It’s the hap, happiest time of the year. No, not Christmas, although that one’s good too! It’s NCAA tournament time! A time when Cinderella’s find their shoes, champions rise to the occasion, and every team, fan, and bracket hope for their one shining moment. From the coaches and players to the fans, the NCAA tournament is a stressful, but exciting time for everyone associated with the teams.
One individual that has a considerable stake in the game is each team’s Athletic Trainer (AT). I was blessed to be that guy for six years and six NCAA tournaments. The challenge of the tourney is for the team to play its best basketball at this time of year and the Athletic Trainer plays a large role in achieving this goal. All season long the team’s AT has been working to keep the players as healthy and productive as possible. At this time of year every game is win or the season is over. With that added pressure, the AT, in conjunction with the team physician, will do everything in his or her power to have their players available to play at the highest level possible.
The AT faces the most pressure when a player is battling or sustains an injury at this time of year. Injuries at the extremes of severity are fairly straight forward for the experienced AT. With serious injuries like a torn ACL or broken bone, the player is unable to play and the AT will work on their rehab, getting them ready for next year and keeping them involved as a positive member of the team. With minor injuries like Grade I ankle sprains, jammed fingers, and bruises, the AT will utilize his or her treatment and rehab skills along with specialized taping and bracing to get the players back on the court, as soon as possible. The challenging cases are those that are in the middle of that injury severity continuum. Injuries like shoulder sprains, knee sprains, and wrist sprains tend to fall into this middle zone. The AT utilizes every test and bit of information they can to make the most objective decision regarding return-to-play. Playing into that decision are the:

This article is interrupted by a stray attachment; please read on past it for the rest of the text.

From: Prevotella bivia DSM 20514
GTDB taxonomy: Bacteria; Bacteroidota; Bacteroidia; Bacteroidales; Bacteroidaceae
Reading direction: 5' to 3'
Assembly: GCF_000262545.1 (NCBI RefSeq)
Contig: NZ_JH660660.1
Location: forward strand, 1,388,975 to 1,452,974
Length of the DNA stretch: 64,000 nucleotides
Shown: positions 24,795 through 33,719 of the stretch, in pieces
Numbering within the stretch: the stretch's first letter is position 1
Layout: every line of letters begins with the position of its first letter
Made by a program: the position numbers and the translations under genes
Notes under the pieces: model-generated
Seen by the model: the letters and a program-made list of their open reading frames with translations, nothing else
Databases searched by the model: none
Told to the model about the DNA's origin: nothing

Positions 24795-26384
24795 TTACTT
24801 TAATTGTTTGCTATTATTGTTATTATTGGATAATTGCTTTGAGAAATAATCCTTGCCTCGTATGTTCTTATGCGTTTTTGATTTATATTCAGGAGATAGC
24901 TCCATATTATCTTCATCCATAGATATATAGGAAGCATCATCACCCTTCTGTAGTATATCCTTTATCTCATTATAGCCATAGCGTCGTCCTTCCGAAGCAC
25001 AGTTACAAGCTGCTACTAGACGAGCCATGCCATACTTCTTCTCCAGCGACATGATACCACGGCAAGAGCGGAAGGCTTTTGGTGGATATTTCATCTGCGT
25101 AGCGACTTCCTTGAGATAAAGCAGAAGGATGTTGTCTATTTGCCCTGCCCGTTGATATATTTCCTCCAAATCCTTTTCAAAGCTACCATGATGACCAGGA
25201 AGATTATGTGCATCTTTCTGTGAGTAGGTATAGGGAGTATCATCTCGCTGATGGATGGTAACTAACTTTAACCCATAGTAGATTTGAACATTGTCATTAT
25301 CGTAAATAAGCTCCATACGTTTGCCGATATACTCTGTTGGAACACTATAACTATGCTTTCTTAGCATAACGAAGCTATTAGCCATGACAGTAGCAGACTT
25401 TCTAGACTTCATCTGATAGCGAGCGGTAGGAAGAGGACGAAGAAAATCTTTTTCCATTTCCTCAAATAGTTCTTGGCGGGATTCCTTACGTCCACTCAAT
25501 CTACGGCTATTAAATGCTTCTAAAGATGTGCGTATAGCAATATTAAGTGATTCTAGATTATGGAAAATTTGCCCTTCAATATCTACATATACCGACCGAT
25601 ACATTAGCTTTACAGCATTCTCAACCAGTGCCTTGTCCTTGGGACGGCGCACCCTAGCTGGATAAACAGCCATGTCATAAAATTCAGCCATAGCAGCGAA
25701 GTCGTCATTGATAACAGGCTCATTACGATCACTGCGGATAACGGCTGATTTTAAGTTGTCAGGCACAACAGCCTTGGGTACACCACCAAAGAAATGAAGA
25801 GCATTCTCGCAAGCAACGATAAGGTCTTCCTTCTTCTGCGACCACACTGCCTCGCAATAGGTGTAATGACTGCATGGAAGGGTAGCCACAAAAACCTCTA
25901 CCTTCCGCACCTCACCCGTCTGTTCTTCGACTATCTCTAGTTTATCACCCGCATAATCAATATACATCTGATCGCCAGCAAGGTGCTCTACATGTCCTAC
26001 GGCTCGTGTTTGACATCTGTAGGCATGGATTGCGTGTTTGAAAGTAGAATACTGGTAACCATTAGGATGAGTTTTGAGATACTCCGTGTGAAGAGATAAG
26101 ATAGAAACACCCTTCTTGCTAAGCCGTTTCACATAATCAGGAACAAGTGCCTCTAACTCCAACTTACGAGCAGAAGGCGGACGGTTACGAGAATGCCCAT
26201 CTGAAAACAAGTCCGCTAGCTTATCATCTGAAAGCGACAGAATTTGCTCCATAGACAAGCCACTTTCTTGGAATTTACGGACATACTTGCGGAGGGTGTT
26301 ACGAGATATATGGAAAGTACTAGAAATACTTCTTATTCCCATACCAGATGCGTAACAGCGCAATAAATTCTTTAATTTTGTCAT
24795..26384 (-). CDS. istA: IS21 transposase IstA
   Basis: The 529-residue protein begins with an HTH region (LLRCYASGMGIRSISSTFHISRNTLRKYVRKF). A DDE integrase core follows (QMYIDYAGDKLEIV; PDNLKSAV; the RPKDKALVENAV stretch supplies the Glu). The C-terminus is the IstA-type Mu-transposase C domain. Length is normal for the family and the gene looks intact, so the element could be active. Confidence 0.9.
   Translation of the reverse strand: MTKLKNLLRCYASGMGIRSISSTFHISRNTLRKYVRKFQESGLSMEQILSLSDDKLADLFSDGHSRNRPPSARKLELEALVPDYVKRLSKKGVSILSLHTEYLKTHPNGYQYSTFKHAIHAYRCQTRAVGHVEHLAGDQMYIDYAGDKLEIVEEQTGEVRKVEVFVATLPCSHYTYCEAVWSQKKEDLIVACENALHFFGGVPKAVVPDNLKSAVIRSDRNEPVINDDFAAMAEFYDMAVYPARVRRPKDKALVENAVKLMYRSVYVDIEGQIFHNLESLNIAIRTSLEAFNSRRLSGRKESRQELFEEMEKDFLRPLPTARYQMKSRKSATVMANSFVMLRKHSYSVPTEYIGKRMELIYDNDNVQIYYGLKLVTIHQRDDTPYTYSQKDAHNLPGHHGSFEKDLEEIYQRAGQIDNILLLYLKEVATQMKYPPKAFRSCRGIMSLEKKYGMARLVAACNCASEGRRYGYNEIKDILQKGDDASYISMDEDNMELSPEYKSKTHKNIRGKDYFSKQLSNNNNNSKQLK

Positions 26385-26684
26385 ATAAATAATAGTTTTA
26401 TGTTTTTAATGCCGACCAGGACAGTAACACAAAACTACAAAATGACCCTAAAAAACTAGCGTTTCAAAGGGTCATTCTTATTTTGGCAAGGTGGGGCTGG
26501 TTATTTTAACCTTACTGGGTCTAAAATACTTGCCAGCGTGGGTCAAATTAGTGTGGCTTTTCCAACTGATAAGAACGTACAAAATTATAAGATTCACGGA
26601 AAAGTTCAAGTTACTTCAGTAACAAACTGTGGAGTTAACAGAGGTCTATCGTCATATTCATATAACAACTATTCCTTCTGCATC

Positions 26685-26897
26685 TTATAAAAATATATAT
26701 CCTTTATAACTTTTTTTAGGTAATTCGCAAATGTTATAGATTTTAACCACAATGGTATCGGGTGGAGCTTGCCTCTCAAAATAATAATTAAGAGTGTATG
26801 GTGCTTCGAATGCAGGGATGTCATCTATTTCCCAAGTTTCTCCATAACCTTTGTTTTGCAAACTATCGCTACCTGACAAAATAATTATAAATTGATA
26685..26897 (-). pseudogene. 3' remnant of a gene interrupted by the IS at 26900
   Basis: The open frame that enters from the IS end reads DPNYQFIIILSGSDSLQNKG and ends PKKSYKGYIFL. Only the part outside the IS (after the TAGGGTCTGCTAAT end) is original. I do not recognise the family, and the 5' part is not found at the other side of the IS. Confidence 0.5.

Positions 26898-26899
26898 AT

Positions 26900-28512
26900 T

Ultimately the AT has to do what is in the best interest for the long term health of the athlete regardless of what effect on the team’s chances of advancing.
The majority of AT’s love being a member of the team and are extremely competitive people themselves. That competitive drive helps AT’s push athletes to get better and get back into the game quickly. However, it’s the strong education and ethical background that helps them make the best decisions regarding when it’s safe and not safe to return an athlete to the court, even at tournament time.
The advanced skills utilized by the AT’s in the NCAA tournament are the same skills you can count on in all of Athletico’s highly skilled AT’s. Athletico’s ATs can be found at all levels of competition and are here to support your pro, college, high school and youth athletes as well as any injury that you may sustain being an active individual.
Enjoy the tourney and contact your closest Athletico for a free complimentary injury screen by one of our Athletic Trainers or Physical Therapist’s if your victory celebration results in an injury.
About the author:
Jeffery Stein AT, PT is currently a clinician at the Westchester Athletico facility. Jeff worked for two years as the Team Physical Therapist for the Chicago White Sox and was the Men’s Basketball Athletic Trainer for six years with the Purdue Boilermakers. While with the Boilermakers, the team made the NCAA tournament six times making the Sweet 16 two times and the Elite 8 once.